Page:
Lawsuits are odd. Many are obviously justified and they can be a great tool for social, economic, or political justice. Some people file them maliciously, in an attempt to silence critics or reap some reward for harms imagined or exaggerated. Other people are simply crazy, such as the criminal last year who sued the people he had kidnapped for escaping from his confinement. Yet others are simply filed by someone who must clearly have no idea what American law actually forbids or permits, like the woman who claimed that Drive didn't closely enough resemble its trailer for her liking.
"He got tired of being taken advantage of. It's hard to justify prices that are three and four times higher than anywhere else."Kerry Morgan, Thompson's lawyer
This latest entertainment-industry lawsuit most closely resembles that last category, as a Michigan man, Joshua Thompson, has filed a class action lawsuit against his local AMC theater, claiming that the prices on their concessions are simply too high for his liking. He claims that the high prices are not only against the spirit of capitalism but actually against the letter of the law, that law being the Michigan Consumer Protection Act, and is asking for Two lawyers interviewed by the Detroit Free Press both claim that the MCPA won't apply to this case, though, since the theater business in Michigan is apparently a regulated industry, which is exempt from the strictures of the act.
Now, if you'll turn to the MCPA and look at section 445.903.z, you'll find the following description of one act that is banned under the law: "(z) Charging the consumer a price that is grossly in excess of the price at which similar property or services are sold." That is likely what Thompson was imagining when he filed his lawsuit, as he claims that he purchase a drink and candy bar at a convenience store, and then walked into a theater and bought the same items for three times as much money, as he was apparently forced to do by a maniacal theater owner who held a gun to his head.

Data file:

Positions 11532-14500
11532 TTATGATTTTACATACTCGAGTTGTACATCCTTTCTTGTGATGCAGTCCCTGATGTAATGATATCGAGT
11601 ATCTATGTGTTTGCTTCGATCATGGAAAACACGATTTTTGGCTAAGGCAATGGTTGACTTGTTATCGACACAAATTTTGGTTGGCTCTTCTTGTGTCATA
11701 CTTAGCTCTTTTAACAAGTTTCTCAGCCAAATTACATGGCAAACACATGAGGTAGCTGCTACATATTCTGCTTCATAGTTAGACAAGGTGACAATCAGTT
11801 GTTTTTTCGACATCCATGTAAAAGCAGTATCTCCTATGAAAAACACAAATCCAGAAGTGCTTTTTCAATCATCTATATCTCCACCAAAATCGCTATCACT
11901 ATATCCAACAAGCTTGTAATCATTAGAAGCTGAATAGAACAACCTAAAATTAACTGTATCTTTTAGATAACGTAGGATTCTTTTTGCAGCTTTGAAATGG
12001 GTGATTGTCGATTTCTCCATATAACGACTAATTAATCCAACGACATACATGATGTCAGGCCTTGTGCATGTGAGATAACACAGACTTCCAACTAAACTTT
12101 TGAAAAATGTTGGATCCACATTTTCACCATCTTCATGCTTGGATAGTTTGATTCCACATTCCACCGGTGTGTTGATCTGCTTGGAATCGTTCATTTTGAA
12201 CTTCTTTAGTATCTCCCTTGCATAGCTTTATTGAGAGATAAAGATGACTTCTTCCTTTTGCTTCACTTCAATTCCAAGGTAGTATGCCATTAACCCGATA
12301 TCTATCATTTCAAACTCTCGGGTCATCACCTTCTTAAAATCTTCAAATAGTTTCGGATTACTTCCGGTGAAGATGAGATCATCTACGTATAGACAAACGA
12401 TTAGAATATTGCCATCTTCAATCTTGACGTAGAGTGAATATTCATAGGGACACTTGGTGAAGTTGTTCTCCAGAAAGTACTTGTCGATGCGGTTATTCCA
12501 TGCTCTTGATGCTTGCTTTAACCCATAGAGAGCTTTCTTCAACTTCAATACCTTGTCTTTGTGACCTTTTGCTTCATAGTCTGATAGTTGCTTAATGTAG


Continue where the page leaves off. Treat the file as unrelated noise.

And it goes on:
Is it frustrating to see how much money things cost at a theater? Of course it is, which is why I don't buy concessions at a movie theater. As a citizen of a free nation, there is no one forcing me to plunk down 20 dollars every time I go to the movies to buy carbonated soft drinks and popcorn, and even if they were as cheap as they were anywhere else, I still wouldn't buy them, because movie theater food is some of the least-healthy stuff you can eat anywhere. But that's beside the point; Thompson's assertion that every retailer needs to sell the same items at the same prices negate the fact that different retailers use the same items to different ends. A convenience store might sell candy bars and soda at close to cost, hoping to upsell you on cigarettes and liquor while you're in the story; movie theaters make the bulk of their profits from selling snacks at inflated prices to a captive audience. If you have a problem with that, you have the simple ability to not buy candy, or put something in your pocket before you head inside. While many theaters might frown upon the practice of smuggling in food, I've yet to meet an usher or ticket-taker who has bothered to kick anyone out of a theater for having hidden food. If you walk in with a bucket of KFC, they'll ask you to throw it away, but approaching the issue with any kind of subtlety will let you go far.
Theaters would likely go bankrupt if forced to sell concessions at something closer to retail prices according to many theater owners; despite making up just 20% of revenue, concession sales make up 40% of many theater chains' profit. The Stanford Graduate School of Business went so far as to posit that high concession prices allow theaters to keep ticket prices low, which in turn helps bring in larger audiences, including both audiences that buy concessions and those that don't.
If I can get on a soapbox for a bit: I'm by no means a libertarian or anything, but these kind of lawsuits always annoy me, if only because they imply that people are idiots who have no agency over their own ability to rationally decide what to do with their money. If movie theaters were colluding to keep prices high, maybe you could sue them for that, assuming that they had a monopoly on the popcorn market (which they don't). If they sold the same product at different prices based on the color of your skin, go ahead and sue them for that. If said popcorn is contaminated with rat feces and ricin? Lawsuit! But claiming that a product that is in no way any kind of mandatory or really even a desirable purchase is too expensive? You get no sympathy from me on that count.